What is Astronomy? (v)

(BEING CONTINUED FROM  18/01/14)

Lecture 7: Light, and Atoms

What is Light?

• Moves through a vacuum a constant speed, c.
• Exhibits Wave Nature
• Diffraction
• Exhibits Particle Nature
• Reflection

Visible light is the light that human eyes are sensitive to. It comes in colors as seen when white light is passed through a prism and broken into a rainbow.

Red Orange Yellow Green Blue Indigo Violet

Different colors correspond to electromagnetic waves having different wavelengths .

The waves consist of self-propagating, oscillating electric and magnetic fields.
Electric Field — the region in which electric forces can be observed, e.g. near an electric charge. As a field, it may also be viewed as a region of space modified by the presence of electric charges.
Magnetic field — a region in which magnetic forces can be observed. Magnetic fields are created by moving charges (current).

Changing electric fields create magnetic fields, and changing magnetic fields induce changing electric fields. If a charge accelerates the electric field around it will change, creating a magnetic field, which as it forms and collapses with induce an electric field, and an electromagnetic wave is born…  Properties of waves
Wavelenth = (greek “lambda”) = distance from one crest to another. Typical units for are angstroms, 1 Å = 10-10 m = 0.1 nanometers (nm).

Frequency = (Greek “nu”) = number of times per unit time a crest passes some fixed point (say the sunflower in the above picture). Typical unit for frequency is hertz, 1 Hz = 1 s-1. [NOTE: -1 = 1/ = P = Period = length of time between the passing of one crest to another as seen from a fixed point]

Speed: the speed, v, of a wave is the distance that a crest travels per unit time. We can write that in terms of wavelength and frequency as  = v = c

Where, c, is the specific value that we use for the speed of electromagnetic waves. It is a constant in empty space (a vacuum).

c = 3 x 108 m/s

Wavelengths of the visible colors:

White Light: Is the presence of all the colors with equal intensities. If, for example, we had the presence of all the colors but red was more intense than the others then the light would look reddish-white, or pinkish.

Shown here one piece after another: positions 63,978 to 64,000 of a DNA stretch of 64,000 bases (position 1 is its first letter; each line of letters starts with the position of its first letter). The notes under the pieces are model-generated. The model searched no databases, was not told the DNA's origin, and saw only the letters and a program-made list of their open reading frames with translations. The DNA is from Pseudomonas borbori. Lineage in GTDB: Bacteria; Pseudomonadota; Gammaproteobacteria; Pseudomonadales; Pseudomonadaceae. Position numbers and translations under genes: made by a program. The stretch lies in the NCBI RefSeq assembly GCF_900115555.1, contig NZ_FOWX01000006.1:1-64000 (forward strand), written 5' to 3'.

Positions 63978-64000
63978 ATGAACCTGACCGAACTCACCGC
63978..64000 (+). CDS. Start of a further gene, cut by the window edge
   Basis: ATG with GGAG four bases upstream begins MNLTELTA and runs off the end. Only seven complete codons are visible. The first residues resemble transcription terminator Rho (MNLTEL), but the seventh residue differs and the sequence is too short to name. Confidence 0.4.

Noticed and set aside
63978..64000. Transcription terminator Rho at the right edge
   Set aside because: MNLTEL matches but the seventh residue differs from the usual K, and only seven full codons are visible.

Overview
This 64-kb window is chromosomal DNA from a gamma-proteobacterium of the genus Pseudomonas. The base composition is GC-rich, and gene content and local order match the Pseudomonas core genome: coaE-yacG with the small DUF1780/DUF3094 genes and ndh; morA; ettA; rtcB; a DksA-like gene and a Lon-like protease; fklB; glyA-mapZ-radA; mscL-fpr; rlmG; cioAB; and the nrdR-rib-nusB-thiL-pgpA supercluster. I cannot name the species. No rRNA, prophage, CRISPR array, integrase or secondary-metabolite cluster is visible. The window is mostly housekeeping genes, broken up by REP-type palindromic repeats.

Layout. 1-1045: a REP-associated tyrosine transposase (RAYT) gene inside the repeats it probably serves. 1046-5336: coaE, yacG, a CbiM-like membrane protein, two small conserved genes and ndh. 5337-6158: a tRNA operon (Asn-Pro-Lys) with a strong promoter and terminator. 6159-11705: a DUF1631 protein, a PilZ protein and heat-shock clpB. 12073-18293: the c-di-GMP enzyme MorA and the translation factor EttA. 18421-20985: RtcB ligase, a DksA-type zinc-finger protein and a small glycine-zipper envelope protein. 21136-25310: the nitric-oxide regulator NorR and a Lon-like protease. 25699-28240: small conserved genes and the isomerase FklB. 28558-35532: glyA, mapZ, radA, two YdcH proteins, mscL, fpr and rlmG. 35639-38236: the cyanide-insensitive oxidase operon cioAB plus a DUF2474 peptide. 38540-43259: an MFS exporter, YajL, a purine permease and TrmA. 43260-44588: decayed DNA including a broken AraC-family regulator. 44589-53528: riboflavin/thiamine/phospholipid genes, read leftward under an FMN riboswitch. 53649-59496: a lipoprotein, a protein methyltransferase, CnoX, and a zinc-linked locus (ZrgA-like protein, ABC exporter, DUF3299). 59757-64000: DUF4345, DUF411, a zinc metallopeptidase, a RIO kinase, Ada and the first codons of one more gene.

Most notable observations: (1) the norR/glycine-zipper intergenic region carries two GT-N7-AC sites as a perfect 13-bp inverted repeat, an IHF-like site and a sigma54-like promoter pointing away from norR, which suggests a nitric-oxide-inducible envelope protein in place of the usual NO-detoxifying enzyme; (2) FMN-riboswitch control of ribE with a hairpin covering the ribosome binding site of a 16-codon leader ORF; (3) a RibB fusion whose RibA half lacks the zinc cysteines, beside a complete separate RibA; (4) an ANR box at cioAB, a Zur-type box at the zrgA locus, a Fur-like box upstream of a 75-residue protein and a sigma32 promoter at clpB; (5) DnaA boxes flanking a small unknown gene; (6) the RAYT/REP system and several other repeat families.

The Electromagnetic Spectrum

Visible light is only a very tiny fraction of the total amount of possible wavelengths that an electromagnetic wave can take on. The entire range of wavelengths (or equivalently, frequencies) is referred to as the  electromagnetic spectrum.

There are no qualitative differences in these forms of radiation, but we must use very different techniques to detect them. The human eye only sees a tiny fraction of the entire spectrum.

Energy Carried by Electromagnetic radiation

Light can behave as discrete particles: Photons
Photons are little “wave packets” of energy

Collectively, lots of photons having the same color ( ) make up an electromagnetic wave, with wavelength . White light is then made up of equal numbers of photons of all wavelengths.

Photons have energy but no mass. Quantum mechanics describes the energy, E, of a single photon with wavelength, as

E = hc/ = h Where h is known as Planck’s constant (h = 6.63 x 10-34 Joules*seconds, 1 Joule = 1 kg*m2/s2)

So shorter wavelength radiation has more energy than longer wavelength radiation. X-rays are more energetic than Microwaves.

Brightness (intensity): a measure of the amount of energy being received by an observer. Can be thought of as the number of photons (the greater the number the greater the brightness) or the amplitude of the electromagnetic waves.

A blackbody is an idealized object that absorbs all radiation that falls on it (hence the name “black”) and also re-emits all of that radiation. For this idealized object the manner in which it emits radiation isindependent of its composition. It depends only on the Temperature of the object. Most of the dense bodies that we will encounter in this class will be fairly decent approximations to a blackbody.

The Energy Spectrum is a plot of the intensity of radiation vs. wavelength. So this tells you how many photons are being emitted (or received) at each wavelength. For a blackbody the resulting curve is simply known as a “blackbody curve”. It is shown in figure 3.6 of the text.

The shape of the curve depends only on temperature. There is a simple relationship between the Temperature (measured in Kelvins) of the blackbody and the peak of its energy spectrum. It is known as Wien’s Law: peakT = 2.898 x 10-3 m*K